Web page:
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Catalogs that are Both Useful and Fun

[Update 4/27/2007: LibraryThing for Libraries tour available here.]

[Update 5/14/2007: The Danbury Library catalog has LTfL active in it’s catalog (sample record here).]

I went to the exhibit hall the last morning of CIL, had a great time talking to Tim Spalding about Library Thing for Libraries (demo link coming soon to his blog, he promised). I want it. I need it. Gimme gimme gimme!

I almost always come out of vendor demos feeling a little like I need a shower. Stuff always looks great but there’s always the point when I ask a question and the vendors try to pretend they didn’t hear me, or understand me, or that I’m silly to think that would be an issue. Not so with this thing. There’s no downside. It doesn’t take anything away from the current functionality of our catalogs (and it’s “platform agnostic,” according to Tim, so it should work with any type of catalog out there), but it adds a whole lot of information and fun. You can see the most relevant tags (i.e. often used and cleaned up by a poor, overworked librarian at Library Thing) that Library Thing has for a particular work (not book). You can browse tags and retrieve your catalog’s holdings that match specific LT tags. And you can see related items! What’s not to love?

Anyway, when I’d finished drooling, I went back downstairs to sit around and wait for the next session to start: “Catalogs of the Future” starring Tim Spalding and Roy Tennant!!! (Did I have a good morning or what?) I sat down next to Jason and Michelle, who were also hoping to get good seats for that presentation, and was just about to blog about the coolness that is LTfL (I can acronymize ANYTHING) when Tim showed up and sat with us. Well, you can’t blog about somebody who’s sitting crosslegged on the floor four feet from where you’re sitting… And besides, that would have meant missing out on hearing how his colleague was speaking at the National Library of Australia that day, and how he was speaking at the Library of Congress the next day. Very cool.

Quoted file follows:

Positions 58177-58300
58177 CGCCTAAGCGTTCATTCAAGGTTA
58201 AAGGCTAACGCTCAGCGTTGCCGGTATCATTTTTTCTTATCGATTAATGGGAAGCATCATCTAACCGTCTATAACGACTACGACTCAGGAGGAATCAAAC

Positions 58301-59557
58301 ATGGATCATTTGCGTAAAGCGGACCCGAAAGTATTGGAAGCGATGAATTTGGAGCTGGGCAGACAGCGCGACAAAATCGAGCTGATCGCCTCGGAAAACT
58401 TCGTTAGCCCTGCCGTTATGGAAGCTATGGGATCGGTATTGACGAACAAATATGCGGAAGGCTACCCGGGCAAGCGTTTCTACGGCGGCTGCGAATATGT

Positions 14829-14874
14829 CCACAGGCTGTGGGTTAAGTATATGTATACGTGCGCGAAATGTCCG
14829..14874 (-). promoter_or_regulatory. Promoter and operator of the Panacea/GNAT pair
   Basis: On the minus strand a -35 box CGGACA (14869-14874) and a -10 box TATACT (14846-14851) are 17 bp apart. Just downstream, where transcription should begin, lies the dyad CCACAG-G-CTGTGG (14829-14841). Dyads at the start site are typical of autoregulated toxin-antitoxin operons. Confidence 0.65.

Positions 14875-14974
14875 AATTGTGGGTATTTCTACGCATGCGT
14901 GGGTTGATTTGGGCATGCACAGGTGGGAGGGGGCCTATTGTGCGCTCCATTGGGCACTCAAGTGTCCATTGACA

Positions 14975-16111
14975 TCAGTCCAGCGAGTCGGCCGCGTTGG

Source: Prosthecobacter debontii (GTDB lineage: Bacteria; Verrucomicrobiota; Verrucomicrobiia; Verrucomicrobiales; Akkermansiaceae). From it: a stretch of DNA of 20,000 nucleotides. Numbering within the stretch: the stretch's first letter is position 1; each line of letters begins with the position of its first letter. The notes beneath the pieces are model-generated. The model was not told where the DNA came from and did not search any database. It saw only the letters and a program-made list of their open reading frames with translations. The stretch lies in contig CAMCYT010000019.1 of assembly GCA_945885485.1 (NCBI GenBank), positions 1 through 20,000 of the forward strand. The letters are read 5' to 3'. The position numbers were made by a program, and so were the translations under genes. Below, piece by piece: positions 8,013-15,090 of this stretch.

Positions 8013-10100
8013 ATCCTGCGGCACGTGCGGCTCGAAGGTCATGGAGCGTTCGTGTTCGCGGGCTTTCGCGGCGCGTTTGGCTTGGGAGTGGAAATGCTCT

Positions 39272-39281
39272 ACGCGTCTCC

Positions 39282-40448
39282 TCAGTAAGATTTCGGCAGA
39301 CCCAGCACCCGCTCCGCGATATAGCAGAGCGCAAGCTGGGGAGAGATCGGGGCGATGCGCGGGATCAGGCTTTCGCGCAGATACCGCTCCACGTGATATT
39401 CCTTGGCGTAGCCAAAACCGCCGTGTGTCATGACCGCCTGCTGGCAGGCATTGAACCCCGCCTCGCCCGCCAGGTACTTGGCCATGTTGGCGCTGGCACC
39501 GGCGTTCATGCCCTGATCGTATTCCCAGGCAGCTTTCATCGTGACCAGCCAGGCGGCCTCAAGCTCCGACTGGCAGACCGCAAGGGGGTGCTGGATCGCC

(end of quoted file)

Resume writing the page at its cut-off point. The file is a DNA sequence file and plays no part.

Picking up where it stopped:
This was one of those sessions that needed overflow rooms for the overflow room… but it was well worth the squeeze. Tim asserted that while we’ve been concentrated on fixing the three known problems of our catalogs (lack of usability, findability, and remixability), we haven’t paid much attention to increasing it’s funability. He argued that while the ILS may dis-integrate sometime in the future, we need to look toward making what we have NOW fun. Enter LTfL, stage left. LT increases by over 60,000 tags per day, and that’s enough to really DO stuff with. More is more when it comes to tags.

But even beyond that, our catalogs need a whole boatload of lipstick, blush, and mascara. Add pictures (and he is definitely still working on an open database of images, but he can’t say more than that just yet), allow inbound links (permalinks are essential), link out (Google, Amazon, you name it), and get your data out there.